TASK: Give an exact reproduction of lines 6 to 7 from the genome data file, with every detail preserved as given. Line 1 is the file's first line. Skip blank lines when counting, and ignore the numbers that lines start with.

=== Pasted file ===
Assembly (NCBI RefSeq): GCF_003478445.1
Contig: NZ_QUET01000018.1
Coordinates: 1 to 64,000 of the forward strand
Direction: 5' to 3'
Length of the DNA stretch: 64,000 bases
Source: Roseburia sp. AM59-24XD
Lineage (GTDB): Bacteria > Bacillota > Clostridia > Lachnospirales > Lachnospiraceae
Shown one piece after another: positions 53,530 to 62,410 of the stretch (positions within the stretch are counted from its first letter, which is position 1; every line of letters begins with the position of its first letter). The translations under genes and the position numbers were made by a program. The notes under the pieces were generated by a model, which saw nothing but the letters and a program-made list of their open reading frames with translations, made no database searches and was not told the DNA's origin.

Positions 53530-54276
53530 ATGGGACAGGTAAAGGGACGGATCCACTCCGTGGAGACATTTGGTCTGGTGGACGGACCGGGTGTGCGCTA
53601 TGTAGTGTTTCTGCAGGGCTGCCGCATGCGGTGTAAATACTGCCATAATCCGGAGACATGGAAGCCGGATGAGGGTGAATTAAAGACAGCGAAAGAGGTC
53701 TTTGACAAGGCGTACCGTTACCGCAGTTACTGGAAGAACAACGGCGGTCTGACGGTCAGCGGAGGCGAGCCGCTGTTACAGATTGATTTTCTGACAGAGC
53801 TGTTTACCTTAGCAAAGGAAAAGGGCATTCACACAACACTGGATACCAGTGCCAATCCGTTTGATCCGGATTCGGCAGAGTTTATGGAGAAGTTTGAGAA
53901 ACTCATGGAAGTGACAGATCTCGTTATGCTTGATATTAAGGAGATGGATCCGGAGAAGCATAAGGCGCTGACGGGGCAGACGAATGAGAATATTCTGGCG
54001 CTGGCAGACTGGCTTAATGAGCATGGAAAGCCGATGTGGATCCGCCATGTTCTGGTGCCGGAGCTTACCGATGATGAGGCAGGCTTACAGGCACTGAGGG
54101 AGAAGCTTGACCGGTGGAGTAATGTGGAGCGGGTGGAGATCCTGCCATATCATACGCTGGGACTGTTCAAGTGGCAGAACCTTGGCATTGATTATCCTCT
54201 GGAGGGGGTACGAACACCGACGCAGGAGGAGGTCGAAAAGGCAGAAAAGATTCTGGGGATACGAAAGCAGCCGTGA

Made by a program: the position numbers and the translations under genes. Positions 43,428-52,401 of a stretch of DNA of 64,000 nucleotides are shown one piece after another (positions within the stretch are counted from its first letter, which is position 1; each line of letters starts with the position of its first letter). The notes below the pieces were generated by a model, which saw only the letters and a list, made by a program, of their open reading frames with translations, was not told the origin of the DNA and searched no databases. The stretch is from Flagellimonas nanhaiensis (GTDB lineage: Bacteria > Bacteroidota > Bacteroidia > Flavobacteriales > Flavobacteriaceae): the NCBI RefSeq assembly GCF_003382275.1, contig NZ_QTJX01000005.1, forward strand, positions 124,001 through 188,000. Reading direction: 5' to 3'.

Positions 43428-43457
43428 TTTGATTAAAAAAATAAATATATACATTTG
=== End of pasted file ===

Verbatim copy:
Source: Roseburia sp. AM59-24XD
Lineage (GTDB): Bacteria > Bacillota > Clostridia > Lachnospirales > Lachnospiraceae